On October 25, Akhil Sibal, appearing for the doctors’ associations, told the court that Baba Ramdev was misleading the public about Coronil tablets being a cure for COVID-19, Justice C. Hari Shankar observed that making profit was neither a public nuisance nor a wrongful act. On a previous hearing, the judge had said, “He may have made some statements against allopathy but that’s an opinion. If you go to any allopathy doctor, they may have adverse views about homeopathy. That does not mean homeopathy practitioners will rise up in arms against allopathy.”

While the Delhi High Court remarked on Baba Ramdev’s right to make profits, on the same day the Supreme Court dismissed a plea to stop the government from administering Covishield and Covaxin doses until all stages of the clinical trials were complete.

The plea in the Supreme Court challenged a Karnataka High Court decision in May that rejected a petition to stop the administering of the two vaccines. While a section of the citizenry is vaccine-hesitant owing to an unscientific worldview, another educated class is pro-vaccine science but hesitant to take these particular vaccines owing to insufficient evidence that they actually work.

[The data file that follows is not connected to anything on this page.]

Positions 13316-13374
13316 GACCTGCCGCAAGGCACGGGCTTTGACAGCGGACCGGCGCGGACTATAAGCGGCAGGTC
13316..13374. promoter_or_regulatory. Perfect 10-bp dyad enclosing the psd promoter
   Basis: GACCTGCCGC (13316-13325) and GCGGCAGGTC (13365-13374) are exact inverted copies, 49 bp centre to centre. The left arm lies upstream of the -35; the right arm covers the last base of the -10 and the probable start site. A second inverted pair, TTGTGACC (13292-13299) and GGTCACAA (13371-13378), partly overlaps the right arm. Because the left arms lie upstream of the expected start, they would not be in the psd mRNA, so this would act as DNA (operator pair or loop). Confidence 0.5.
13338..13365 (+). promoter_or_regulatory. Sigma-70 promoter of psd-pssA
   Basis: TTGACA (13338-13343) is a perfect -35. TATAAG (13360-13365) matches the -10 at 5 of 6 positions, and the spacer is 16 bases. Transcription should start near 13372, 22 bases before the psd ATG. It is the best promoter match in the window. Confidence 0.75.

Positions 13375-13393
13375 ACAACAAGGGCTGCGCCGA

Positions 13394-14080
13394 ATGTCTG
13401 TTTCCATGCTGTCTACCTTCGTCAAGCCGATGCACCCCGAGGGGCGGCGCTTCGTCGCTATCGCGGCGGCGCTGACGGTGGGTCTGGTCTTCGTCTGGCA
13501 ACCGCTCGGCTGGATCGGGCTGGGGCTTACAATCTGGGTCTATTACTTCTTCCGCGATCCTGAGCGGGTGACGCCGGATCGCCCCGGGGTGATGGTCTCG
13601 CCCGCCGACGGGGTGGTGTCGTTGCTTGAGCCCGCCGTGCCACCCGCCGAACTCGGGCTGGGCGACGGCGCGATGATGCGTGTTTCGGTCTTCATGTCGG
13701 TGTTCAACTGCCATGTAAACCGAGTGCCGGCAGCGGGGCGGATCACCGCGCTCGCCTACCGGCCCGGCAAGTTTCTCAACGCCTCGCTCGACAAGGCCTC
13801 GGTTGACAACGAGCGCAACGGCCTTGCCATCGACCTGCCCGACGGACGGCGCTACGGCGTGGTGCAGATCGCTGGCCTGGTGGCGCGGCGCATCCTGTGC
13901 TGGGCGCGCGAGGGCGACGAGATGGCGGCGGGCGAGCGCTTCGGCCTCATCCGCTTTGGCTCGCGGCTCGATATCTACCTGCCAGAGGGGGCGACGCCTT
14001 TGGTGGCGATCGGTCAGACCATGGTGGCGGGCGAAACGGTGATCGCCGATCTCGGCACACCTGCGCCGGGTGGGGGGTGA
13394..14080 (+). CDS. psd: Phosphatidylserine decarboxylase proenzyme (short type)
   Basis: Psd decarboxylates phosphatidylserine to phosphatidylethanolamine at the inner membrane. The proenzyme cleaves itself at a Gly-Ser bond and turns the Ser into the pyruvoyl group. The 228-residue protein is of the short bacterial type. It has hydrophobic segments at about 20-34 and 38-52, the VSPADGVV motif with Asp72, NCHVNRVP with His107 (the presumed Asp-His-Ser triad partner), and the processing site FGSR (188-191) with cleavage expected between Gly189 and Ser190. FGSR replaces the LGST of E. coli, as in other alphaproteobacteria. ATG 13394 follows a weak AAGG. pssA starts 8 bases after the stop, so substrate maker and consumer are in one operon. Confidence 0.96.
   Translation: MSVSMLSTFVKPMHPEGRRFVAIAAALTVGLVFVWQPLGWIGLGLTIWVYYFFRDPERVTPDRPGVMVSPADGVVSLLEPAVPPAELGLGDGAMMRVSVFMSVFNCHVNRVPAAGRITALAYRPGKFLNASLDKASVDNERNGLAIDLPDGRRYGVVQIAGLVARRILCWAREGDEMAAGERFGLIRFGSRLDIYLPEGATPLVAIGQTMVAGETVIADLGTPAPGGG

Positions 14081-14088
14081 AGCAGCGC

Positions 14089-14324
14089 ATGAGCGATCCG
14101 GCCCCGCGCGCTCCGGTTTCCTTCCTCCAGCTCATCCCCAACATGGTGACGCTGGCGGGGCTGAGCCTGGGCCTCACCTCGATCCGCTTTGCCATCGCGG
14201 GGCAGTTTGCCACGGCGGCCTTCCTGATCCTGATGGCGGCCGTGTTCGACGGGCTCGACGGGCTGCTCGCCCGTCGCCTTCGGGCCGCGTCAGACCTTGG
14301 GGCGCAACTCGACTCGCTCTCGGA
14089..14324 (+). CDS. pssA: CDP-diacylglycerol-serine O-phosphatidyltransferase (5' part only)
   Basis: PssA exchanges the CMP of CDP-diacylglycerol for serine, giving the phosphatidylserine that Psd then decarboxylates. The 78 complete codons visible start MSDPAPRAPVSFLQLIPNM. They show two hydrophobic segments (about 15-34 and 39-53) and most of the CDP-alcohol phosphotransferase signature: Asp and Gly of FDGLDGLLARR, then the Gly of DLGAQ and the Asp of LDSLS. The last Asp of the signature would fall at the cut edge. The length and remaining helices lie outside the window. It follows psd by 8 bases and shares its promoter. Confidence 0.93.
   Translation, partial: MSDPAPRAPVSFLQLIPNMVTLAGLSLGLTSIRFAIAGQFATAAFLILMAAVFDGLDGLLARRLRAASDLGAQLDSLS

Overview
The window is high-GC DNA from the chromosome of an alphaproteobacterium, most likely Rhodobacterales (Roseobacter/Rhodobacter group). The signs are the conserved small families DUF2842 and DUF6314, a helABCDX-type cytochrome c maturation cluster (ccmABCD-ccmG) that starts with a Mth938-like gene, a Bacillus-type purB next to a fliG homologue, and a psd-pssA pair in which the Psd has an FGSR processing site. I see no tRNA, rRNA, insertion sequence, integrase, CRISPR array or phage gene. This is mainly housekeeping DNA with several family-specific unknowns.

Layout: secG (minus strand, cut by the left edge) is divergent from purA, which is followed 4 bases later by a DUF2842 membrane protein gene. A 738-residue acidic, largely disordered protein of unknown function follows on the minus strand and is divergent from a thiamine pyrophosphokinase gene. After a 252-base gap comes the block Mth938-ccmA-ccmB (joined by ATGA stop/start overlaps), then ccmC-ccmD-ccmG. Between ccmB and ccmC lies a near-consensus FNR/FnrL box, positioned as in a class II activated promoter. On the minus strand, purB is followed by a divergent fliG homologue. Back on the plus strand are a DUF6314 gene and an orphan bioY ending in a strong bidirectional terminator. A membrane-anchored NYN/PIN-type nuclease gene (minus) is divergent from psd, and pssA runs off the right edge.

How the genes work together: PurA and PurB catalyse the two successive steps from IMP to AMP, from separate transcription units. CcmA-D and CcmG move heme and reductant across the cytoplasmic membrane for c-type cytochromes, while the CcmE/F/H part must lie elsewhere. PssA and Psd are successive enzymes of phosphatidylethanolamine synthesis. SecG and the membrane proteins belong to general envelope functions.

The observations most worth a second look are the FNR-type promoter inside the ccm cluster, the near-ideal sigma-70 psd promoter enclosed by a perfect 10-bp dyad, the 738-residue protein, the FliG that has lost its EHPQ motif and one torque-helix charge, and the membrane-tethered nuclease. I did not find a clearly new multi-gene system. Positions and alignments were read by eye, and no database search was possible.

While dismissing the special leave petition (SLP), Justice D.Y. Chandrachud said: “We do not want this to be argued at all. The High Court is very right. Let us not cast a doubt on vaccination. It is the key to protecting our population. Even issuing notice on this SLP would subject it to great mischief. We have been through a very critical stage in the history of the pandemic. And India is not the only country in the world where vaccination is happening. Dismissed.”

Also read: Grand cover-up: The Narendra Modi government's celebration of one billion COVID vaccine doses